Brazil’s B3 corn contract hits BRL101.4/bag high on supply fears
Fears over BrazilвЂ™s delayed safrinha corn crop and ongoing domestic demand have driven the May futures contract on the...
Fears over Brazil’s delayed safrinha corn crop and ongoing domestic demand have driven the May futures contract on the B3 domestic exchange to a new all-time high in as the contract raced to BRL101.4/bag ($304.36/mt).
The contract had passed through the BRL100/bag level earlier in the week but Friday’s level represents a new high for the contract and comes after the contract settled at BRL99.86/bag on Thursday.
“There’s no offer for spot and now the market is concerned over the climate risk for safrinha,” one trade source said, part of a cocktail of fears that have led to stronger global corn prices.
Chicago corn futures jumped amid ongoing expectations of strong demand for US corn and smaller-than-expected planting.
Brazil’s corn outlook is sitting on a knife-edge as the country’s farmers are expected to have dedicated more area than ever before to corn.
But delays to planting mean there is mounting concern over the scale of potential yield damage that weather conditions could bring.
On Thursday, Conab issued its forecast for the second corn crop, planted on land cleared after the harvest of soybeans and from which the bulk of Brazil’s corn supply is derived.
The agency called for a 1.1% increase in the second corn crop planted area before predicting a 109 million mt total production figure, a 6.2% increase on last year’s production, and up 8.3% versus its forecast last month.
The safinha corn crop typically lands in late July but a delay to soybean planting has pushed all subsequent activity back, exposing the newly planted corn to less conducive weather and meaning the full flood of the new supply may not arrive until late August.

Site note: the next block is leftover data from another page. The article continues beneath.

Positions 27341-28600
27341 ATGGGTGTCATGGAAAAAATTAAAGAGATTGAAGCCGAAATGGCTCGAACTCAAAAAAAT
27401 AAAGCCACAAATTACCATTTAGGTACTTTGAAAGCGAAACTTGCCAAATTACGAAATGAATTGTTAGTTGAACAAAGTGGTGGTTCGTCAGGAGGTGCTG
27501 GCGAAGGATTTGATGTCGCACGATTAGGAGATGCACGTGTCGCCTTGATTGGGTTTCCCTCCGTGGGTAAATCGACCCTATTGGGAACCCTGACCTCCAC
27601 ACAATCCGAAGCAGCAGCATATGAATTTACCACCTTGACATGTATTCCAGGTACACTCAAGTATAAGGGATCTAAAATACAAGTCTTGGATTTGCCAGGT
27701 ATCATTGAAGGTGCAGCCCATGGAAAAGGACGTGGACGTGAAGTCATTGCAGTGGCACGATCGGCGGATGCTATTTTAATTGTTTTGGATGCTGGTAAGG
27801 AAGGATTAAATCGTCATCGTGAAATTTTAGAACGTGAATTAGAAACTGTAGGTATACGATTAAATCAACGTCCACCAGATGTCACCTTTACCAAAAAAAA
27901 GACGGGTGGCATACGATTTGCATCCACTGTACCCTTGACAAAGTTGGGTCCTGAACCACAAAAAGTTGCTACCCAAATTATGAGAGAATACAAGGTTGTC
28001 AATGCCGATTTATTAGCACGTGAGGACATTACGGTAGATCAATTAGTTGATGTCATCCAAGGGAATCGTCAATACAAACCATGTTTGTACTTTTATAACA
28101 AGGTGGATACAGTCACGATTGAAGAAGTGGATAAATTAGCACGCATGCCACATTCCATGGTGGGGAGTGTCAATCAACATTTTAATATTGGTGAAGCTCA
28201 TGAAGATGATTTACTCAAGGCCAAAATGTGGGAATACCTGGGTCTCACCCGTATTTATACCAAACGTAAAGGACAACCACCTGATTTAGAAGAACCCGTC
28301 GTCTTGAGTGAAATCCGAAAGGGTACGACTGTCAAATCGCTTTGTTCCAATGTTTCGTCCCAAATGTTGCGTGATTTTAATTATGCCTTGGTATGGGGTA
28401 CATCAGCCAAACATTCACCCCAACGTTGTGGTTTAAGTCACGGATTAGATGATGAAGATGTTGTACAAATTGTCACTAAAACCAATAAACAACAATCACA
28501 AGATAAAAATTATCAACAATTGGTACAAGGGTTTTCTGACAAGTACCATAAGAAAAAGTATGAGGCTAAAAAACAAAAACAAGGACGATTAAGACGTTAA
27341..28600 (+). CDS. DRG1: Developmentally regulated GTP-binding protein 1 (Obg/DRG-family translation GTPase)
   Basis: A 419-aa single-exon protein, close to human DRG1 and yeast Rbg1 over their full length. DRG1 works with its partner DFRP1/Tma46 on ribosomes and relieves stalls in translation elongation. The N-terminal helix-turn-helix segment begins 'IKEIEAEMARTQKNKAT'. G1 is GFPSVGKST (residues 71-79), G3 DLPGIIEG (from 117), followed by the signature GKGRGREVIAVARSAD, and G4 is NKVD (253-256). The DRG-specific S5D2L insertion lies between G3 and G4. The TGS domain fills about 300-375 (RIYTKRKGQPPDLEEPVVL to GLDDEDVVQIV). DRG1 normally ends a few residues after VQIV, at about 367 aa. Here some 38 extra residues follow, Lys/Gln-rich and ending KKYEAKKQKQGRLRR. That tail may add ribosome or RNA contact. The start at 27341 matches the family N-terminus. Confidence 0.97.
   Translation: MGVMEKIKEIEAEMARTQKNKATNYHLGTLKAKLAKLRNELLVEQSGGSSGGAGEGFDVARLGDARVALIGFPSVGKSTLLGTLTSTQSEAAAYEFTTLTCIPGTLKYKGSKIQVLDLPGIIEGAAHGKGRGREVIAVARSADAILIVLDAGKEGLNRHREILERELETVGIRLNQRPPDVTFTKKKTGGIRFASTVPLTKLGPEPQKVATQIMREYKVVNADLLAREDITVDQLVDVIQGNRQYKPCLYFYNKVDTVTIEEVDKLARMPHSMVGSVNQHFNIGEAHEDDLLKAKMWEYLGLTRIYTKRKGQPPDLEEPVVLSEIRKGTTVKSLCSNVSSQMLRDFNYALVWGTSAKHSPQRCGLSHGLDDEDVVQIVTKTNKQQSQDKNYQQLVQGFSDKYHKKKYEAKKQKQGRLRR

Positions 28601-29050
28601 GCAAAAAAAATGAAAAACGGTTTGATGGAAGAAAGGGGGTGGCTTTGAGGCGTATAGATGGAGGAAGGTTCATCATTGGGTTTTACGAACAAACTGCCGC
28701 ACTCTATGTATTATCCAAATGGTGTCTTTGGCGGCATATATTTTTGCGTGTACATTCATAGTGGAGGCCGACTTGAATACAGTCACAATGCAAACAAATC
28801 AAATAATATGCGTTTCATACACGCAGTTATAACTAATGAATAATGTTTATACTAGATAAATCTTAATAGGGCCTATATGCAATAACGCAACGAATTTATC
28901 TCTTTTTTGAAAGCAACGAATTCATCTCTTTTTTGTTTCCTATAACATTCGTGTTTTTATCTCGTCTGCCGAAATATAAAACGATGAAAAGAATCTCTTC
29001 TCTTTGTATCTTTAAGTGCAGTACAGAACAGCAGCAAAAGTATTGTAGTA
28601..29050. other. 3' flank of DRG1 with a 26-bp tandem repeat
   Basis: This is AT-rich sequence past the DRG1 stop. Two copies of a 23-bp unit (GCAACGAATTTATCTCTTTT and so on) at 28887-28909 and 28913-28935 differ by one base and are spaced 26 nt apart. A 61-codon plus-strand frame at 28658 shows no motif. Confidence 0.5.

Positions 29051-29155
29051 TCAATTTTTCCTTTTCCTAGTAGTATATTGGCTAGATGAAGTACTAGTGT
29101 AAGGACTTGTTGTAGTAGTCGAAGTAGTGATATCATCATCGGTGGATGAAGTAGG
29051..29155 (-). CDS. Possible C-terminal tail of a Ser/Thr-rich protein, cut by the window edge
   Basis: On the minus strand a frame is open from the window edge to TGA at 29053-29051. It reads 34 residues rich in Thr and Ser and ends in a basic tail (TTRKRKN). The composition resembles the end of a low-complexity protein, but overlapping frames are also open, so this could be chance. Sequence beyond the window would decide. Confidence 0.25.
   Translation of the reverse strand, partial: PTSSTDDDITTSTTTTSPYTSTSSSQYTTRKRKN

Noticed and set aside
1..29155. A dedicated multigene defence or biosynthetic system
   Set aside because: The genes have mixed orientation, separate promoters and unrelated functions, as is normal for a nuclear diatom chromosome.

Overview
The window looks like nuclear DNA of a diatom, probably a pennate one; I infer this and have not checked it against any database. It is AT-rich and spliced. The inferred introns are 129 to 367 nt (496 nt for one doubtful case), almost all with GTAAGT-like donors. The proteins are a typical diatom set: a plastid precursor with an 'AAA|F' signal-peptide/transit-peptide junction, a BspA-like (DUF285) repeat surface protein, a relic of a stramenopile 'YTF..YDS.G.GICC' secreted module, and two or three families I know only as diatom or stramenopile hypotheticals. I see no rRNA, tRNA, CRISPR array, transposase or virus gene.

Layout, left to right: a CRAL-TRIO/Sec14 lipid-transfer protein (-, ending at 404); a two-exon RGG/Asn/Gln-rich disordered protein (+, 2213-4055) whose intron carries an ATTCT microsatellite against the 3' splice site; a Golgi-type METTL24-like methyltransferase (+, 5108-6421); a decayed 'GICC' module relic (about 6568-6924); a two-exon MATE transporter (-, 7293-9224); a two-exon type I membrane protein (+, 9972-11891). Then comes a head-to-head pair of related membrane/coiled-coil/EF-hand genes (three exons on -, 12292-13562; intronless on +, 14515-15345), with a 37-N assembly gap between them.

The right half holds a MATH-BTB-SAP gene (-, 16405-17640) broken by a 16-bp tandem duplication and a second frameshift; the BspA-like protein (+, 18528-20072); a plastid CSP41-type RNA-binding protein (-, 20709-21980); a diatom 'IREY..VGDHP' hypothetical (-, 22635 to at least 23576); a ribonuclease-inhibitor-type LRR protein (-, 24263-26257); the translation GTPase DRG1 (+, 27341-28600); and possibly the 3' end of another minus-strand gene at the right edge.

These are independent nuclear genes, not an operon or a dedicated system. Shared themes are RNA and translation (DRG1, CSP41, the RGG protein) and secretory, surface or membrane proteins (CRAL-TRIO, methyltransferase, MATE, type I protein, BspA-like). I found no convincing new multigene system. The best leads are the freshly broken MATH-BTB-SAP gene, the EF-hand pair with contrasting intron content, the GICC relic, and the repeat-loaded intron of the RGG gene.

Meanwhile, May futures have continued to race higher after a disappointing first corn crop and amid ongoing demand for corn from the country’s domestic meat production industry and growing corn ethanol sector.
Figures from the USDA suggest that the volume of corn being used to make ethanol in Brazil doubled in 2020, despite the onset of heavy curbs on mobility as the country battled the Covid-19 pandemic.
Combining data from the corn-ethanol producer industry group UNEM and Brazil’s sugar lobby group UNICA, the USDA put corn consumed in the production of ethanol at 6 million mt, just under 6% of the country’s total production.
That compares with 3 million mt in the previous year, while the USDA reported that another seven corn-based ethanol production sites are either under planning, in development, or being constructed and could take domestic corn demand to 13 million mt.
The move came as corn prices globally were buoyed by expectations that the US will have to cut ending stock projections amid a strong export programme and against shock predictions of smaller than expected US planting area in 2021/22.
Updated to reflect new high of BRL101.4, versus BRL100.91/bag.